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RECENT PRESS reports highlight a crisis in governor recruitment, with an overall shortfall of some 10 per cent. This may be because all governing bodies have been required to increase by at least 10 per cent from last September. But it also must reflect increasing disillusionment.

Last year's Commons inquiry asked governors what our problems were. They are almost too familiar to be worth rehearsing: heavy workload, no paid time off, and so on.

We were told the workload was not excessive if properly managed and paid time off was inappropriate. All we got out of the exercise was the promise of a personal welome letter from David Blunkett. Clearly this is not enough of an incentive.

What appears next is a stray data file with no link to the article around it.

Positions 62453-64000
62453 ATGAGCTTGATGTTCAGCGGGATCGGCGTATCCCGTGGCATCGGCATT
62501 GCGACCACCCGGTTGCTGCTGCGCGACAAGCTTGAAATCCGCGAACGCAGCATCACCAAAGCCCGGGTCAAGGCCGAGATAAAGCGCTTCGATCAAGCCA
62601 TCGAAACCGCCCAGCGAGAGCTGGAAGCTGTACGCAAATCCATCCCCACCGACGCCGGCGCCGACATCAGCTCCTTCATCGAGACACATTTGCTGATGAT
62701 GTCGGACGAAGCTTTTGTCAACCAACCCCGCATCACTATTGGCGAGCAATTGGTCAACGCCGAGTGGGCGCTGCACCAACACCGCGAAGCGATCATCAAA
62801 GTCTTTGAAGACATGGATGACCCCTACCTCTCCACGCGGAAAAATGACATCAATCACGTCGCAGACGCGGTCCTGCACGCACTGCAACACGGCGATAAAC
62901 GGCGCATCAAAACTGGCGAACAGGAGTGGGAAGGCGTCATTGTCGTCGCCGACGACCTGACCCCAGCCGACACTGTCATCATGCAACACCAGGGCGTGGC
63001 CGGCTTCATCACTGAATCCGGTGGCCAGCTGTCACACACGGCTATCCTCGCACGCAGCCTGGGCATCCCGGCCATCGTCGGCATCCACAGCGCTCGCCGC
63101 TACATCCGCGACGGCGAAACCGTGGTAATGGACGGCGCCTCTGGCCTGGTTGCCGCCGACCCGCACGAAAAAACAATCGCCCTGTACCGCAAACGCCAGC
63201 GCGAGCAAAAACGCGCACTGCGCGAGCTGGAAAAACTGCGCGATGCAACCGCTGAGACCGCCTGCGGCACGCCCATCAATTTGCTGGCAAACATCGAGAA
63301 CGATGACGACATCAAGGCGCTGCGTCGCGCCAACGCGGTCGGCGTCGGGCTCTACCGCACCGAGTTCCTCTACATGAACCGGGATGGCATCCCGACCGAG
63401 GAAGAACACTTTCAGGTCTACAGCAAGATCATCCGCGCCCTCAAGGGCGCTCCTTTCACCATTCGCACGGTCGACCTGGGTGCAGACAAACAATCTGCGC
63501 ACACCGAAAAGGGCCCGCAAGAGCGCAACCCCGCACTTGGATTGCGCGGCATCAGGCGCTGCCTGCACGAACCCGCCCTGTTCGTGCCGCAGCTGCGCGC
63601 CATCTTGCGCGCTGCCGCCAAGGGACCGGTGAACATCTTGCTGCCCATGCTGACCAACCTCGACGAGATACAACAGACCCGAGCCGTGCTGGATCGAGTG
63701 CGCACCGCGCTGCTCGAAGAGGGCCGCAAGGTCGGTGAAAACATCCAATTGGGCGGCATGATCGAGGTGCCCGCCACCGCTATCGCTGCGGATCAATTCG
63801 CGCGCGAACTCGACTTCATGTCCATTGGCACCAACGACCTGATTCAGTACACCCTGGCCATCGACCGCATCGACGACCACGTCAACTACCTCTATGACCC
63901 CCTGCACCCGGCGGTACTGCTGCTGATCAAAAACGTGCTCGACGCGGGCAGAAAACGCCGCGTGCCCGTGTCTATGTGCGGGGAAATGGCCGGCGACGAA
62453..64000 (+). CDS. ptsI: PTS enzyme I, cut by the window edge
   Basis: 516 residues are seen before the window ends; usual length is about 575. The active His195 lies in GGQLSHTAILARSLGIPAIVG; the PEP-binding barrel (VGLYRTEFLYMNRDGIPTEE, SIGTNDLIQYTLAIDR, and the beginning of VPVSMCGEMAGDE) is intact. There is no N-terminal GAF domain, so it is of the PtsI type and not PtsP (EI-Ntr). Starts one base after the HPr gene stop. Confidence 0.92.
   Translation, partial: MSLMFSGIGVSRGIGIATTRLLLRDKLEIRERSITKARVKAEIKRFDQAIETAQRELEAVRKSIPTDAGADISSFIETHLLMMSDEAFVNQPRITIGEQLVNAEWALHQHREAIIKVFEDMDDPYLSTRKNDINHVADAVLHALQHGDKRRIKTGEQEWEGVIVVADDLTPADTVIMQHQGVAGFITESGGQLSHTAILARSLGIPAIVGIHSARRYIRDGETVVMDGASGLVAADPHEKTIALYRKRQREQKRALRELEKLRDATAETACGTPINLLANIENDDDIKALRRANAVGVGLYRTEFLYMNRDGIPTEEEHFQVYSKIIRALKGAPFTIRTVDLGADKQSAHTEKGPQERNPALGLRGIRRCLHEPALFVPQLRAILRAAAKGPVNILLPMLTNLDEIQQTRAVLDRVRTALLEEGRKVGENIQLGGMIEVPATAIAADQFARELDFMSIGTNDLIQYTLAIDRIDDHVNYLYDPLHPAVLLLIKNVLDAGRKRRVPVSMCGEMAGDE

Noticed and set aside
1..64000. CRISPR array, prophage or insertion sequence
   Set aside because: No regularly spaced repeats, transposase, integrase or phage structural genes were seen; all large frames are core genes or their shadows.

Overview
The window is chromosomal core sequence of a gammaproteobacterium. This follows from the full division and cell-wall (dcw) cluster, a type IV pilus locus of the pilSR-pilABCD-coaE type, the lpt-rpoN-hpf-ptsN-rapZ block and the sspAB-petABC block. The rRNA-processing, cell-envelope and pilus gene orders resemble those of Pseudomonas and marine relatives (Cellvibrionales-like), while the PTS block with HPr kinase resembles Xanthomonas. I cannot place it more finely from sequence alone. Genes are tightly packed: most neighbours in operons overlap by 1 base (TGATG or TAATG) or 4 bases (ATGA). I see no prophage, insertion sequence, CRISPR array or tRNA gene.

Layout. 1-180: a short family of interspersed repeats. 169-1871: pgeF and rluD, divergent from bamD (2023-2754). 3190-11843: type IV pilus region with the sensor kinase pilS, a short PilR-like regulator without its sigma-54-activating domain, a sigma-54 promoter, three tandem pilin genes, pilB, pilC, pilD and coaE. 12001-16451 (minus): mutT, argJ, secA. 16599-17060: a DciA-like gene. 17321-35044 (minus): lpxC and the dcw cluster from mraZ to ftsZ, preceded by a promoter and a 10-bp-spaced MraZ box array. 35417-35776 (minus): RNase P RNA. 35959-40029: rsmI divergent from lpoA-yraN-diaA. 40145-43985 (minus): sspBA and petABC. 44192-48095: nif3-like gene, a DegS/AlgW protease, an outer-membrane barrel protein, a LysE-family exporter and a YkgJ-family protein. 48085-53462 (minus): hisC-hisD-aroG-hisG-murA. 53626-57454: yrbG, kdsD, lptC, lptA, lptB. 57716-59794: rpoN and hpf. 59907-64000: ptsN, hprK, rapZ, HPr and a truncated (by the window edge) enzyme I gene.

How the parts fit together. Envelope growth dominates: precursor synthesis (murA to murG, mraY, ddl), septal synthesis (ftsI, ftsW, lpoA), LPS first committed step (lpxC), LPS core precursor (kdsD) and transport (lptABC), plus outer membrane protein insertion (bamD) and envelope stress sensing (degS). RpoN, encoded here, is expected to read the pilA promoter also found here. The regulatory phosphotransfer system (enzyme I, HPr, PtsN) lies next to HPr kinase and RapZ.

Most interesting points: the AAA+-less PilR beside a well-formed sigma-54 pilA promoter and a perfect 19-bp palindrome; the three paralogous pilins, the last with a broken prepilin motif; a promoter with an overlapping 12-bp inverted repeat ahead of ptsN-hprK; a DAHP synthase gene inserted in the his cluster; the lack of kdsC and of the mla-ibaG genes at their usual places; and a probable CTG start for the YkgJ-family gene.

We are consulted on many issues, but our views are ignored. Local management of schools is meaningless, as earmarked money is channelled into schools through the Standards Fund whilst our basic budgets shrink. The curriculum is prescribed, and league tables and the Office for Standards in Education put us permanently on the defensive. Who wants to be a governor?

Many of us stay out of loyalty to our schools, but we are unlikely successfully to recruit our successors when we have so little job satisfaction to offer them.

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